The flip side is that if a hazard is reasonably foreseeable and thus is one you knew or should’ve known about, due diligence requires you to have taken all reasonable steps to address it.
Example #1: In response to an anonymous tip about a smouldering fire in the dust removal system at a furniture manufacturer’s factory, a Board officer investigated the factory and found various safety violations. The manufacturer was issued an administrative penalty, which was upheld on appeal. Smoking embers were “not uncommon” in the factory due to excessive sanding of hardwoods, said the Tribunal. In such circumstances, a “reasonably prudent employer” would prepare workers and train them on how to deal with the foreseeable hazard of smoking materials in the dust extractor ducting. But the Tribunal found that there was no evidence that the manufacturer trained its workers to deal with smoking items in the dust extractor system [WCAT-2014-03205 (Re)].
Example #2: Several employees of an oil company, city and government agency made a site visit to a section of road to inspect the asphalt for degradation. An on-coming driver struck them, killing one and injuring two. As a result, the employers were charged with multiple safety offences. (The oil company’s case was resolved separately.)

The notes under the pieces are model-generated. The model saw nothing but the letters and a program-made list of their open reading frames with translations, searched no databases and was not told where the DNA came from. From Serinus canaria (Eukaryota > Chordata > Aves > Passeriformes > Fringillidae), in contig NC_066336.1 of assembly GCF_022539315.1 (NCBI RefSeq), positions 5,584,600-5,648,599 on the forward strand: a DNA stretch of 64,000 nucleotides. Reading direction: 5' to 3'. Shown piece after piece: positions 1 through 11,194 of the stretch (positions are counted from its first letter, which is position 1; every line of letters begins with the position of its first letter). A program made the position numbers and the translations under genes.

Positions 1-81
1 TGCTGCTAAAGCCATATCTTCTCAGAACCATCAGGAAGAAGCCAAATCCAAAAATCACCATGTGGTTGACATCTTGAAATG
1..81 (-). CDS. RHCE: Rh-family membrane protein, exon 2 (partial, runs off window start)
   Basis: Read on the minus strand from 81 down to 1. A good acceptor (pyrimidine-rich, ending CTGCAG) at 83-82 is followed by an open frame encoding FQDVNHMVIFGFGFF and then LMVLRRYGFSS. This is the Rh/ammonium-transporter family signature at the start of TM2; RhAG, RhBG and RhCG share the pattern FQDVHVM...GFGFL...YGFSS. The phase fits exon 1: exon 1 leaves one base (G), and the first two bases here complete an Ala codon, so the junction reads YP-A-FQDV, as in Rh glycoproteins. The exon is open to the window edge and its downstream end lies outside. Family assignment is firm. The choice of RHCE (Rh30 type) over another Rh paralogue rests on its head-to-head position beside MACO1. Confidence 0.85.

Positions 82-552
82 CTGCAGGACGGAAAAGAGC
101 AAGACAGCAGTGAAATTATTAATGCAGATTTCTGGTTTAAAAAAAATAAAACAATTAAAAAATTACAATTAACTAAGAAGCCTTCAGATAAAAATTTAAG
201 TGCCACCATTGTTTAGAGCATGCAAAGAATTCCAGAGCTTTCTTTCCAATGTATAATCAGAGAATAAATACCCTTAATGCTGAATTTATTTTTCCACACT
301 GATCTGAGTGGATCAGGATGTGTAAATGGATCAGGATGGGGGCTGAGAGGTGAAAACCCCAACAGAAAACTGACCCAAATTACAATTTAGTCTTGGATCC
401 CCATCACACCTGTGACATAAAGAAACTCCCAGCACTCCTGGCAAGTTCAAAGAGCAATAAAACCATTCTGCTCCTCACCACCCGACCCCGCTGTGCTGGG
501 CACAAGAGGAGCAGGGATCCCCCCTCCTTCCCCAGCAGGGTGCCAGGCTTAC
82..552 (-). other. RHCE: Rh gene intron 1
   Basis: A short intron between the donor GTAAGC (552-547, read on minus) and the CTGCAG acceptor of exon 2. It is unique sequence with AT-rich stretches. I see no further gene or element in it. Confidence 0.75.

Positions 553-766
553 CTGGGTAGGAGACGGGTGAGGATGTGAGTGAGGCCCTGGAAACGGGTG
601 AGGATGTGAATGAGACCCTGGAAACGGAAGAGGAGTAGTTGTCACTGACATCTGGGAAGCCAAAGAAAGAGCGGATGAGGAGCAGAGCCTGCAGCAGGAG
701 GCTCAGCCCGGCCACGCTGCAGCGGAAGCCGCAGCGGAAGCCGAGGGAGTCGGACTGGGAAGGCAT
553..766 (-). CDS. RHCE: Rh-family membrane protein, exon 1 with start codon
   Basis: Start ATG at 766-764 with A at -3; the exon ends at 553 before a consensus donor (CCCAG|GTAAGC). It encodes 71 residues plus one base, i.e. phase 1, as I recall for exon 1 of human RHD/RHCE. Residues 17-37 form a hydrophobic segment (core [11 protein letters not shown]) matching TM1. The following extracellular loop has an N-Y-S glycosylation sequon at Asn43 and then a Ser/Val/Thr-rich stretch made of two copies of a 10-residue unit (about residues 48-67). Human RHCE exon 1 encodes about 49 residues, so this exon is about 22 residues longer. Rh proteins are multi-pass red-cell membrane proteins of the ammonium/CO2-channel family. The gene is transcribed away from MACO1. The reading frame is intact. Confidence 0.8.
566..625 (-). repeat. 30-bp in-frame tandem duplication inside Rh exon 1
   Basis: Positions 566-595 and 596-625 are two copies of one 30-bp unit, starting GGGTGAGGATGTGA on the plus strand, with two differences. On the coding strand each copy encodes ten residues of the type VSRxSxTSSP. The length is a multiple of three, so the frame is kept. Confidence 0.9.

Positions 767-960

The court rejected the employers’ due diligence defence. The employers and employees all understood the main hazard in doing road inspections: the traffic. Doing such inspections was a “normal activity” for these employees and so “the hazard was clearly foreseeable,” said the court. And although the employers may not have foreseen the incident happening in the way that it did, they should’ve foreseen the need to address the traffic for the safety of their employees and taken appropriate steps. But they failed to do so. For example, although the employees were experienced, they didn’t get training on these types of roadside inspection. They didn’t discuss safety in the pre-inspection meeting. And they were neither offered nor did they request any PPE, such as high-visibility vests [R. v. Department of Transportation and Works (NL) and City of St. John’s].